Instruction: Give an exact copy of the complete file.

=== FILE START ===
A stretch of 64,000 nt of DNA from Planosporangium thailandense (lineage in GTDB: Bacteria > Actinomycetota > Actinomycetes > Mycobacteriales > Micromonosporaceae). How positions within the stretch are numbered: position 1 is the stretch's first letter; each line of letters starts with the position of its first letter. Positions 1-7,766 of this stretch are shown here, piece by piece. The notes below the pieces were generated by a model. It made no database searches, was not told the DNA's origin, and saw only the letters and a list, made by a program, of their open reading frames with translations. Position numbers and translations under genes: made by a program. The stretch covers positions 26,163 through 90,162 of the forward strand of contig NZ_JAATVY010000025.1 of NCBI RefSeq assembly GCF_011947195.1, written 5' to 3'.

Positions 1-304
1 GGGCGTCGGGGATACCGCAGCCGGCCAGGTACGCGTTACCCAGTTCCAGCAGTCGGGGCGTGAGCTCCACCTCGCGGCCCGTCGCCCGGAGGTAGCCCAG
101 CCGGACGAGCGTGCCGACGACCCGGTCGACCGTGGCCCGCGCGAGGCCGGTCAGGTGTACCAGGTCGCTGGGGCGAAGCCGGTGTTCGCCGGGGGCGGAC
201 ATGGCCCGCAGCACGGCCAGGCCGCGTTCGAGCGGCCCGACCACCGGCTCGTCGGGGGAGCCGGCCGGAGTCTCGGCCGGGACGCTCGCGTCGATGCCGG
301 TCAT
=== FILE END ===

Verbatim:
A stretch of 64,000 nt of DNA from Planosporangium thailandense (lineage in GTDB: Bacteria > Actinomycetota > Actinomycetes > Mycobacteriales > Micromonosporaceae). How positions within the stretch are numbered: position 1 is the stretch's first letter; each line of letters starts with the position of its first letter. Positions 1-7,766 of this stretch are shown here, piece by piece. The notes below the pieces were generated by a model. It made no database searches, was not told the DNA's origin, and saw only the letters and a list, made by a program, of their open reading frames with translations. Position numbers and translations under genes: made by a program. The stretch covers positions 26,163 through 90,162 of the forward strand of contig NZ_JAATVY010000025.1 of NCBI RefSeq assembly GCF_011947195.1, written 5' to 3'.

Positions 1-304
1 GGGCGTCGGGGATACCGCAGCCGGCCAGGTACGCGTTACCCAGTTCCAGCAGTCGGGGCGTGAGCTCCACCTCGCGGCCCGTCGCCCGGAGGTAGCCCAG
101 CCGGACGAGCGTGCCGACGACCCGGTCGACCGTGGCCCGCGCGAGGCCGGTCAGGTGTACCAGGTCGCTGGGGCGAAGCCGGTGTTCGCCGGGGGCGGAC
201 ATGGCCCGCAGCACGGCCAGGCCGCGTTCGAGCGGCCCGACCACCGGCTCGTCGGGGGAGCCGGCCGGAGTCTCGGCCGGGACGCTCGCGTCGATGCCGG
301 TCAT